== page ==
What will Queens make of the mu­nic­i­pal elec­tion?

The Queens County Advance - - FRONT PAGE -

brag about our “qual­ity of life” but say noth­ing about what con­sti­tutes “qual­ity of life” and how we can im­prove it. They will pro­mote growth as if we can get big­ger while re­main­ing small.

No one should hold their breath wait­ing for some­one to say a word about how Queens could be­come a kinder, qui­eter, gen­tler com­mu­nity; a truly won­der­ful place to live for any­one and ev­ery­one.

There is noth­ing in­her­ently wrong with con­trolled growth but con­trolled growth im­plies a plan and vi­sion for the fu­ture. Will there be prom­ises of a helpful gov­ern­ment im­prov­ing our lives? Some­one will surely say some­thing about re­duc­ing red tape but say pre­cious lit­tle about how or for whom or even why we have too much. Will we get in­spi­ra­tional words for the fu­ture? Will we get any am­bi­tious plans for mak­ing Queens a more beau­ti­ful and de­sir­able place to live? Will we get far reach­ing am­bi­tions like set­ting pop­u­la­tion den­si­ties to pre­serve what makes Queens spe­cial? Will we get con­crete plans for our small com­mu­ni­ties like Port Joli, or Port Mou­ton, or Green­field, etc. to make them the small but live­able com­mu­ni­ties that we can take pride in? Or will we get prom­ises of more jobs and more money for those who have it and want it with the im­plied ul­ti­ma­tum that, if you don’t like it you can leave.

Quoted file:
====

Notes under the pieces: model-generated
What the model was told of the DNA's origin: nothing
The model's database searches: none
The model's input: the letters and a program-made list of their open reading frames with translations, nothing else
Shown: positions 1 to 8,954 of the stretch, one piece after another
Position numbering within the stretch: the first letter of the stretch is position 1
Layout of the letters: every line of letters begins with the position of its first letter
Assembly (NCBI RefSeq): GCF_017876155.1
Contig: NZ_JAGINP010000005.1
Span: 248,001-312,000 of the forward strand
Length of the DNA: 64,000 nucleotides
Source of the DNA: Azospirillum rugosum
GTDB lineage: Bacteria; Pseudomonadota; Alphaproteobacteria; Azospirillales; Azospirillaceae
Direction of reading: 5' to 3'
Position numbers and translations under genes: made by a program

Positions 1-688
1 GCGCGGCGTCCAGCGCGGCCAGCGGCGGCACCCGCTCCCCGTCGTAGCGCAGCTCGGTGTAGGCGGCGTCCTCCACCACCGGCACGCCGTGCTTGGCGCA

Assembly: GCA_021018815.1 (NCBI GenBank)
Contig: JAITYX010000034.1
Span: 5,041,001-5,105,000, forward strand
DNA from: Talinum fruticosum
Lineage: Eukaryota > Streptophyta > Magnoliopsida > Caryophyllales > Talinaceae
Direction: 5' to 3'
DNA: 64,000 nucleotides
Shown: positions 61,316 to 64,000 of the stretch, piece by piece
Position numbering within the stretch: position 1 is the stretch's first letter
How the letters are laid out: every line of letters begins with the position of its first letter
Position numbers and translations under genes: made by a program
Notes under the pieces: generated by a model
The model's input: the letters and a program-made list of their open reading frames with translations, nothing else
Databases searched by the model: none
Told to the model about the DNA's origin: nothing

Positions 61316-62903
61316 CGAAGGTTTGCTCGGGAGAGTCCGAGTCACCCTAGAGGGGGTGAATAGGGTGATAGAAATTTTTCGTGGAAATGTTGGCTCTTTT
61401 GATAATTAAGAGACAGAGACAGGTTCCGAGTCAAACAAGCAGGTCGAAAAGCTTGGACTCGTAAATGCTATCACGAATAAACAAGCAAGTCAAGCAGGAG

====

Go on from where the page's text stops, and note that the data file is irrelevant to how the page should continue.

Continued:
If all we get are prom­ises of more jobs and busi­nesses (a box mall if we can get one) and cul­ture ( im­ported from else­where) then let’s be up front and ad­mit we don’t care about Qual­ity of Life. What we care about is more life. If our tar­get is a pop­u­la­tion of 15,000 then say so and make plans on how to achieve it while (hope­fully) main­tain­ing our much loved small com­mu­nity way of life - if that mat­ters.

Our Mu­nic­i­pal Plan­ning Strat­egy from 2009 con­tains a lot of moth­er­hood and ap­ple pie stuff say­ing the re­gion will do the right thing – al­ways. It says noth­ing about how we will do it. In the end it is all about “more.”

It would, or should, seem ob­vi­ous to most of us that the most im­por­tant ob­jec­tive of small ru­ral com­mu­ni­ties is pre­serv­ing what makes them spe­cial. That does not mean stag­na­tion. It means know­ing what we want most and work­ing to­wards that goal. If we want Liver­pool to be­come a small city plan for it and do it. If we want small town at­mos­phere we might want to keep what we have and not sell it down the river to smooth talk­ing snake oil sales­men. Be­lieve it or not, mak­ing a small com­mu­nity larger does not make it bet­ter if small is what you want. You can, how­ever, make a small town bet­ter with vi­sion and careful plan­ning. So ask your favourite can­di­date about his vi­sion for Queens and see if it fits your de­sires. Growth is not a panacea for all life’s ills. Small com­mu­ni­ties em­brace growth at the risk of be­com­ing – per­ish the thought – big.

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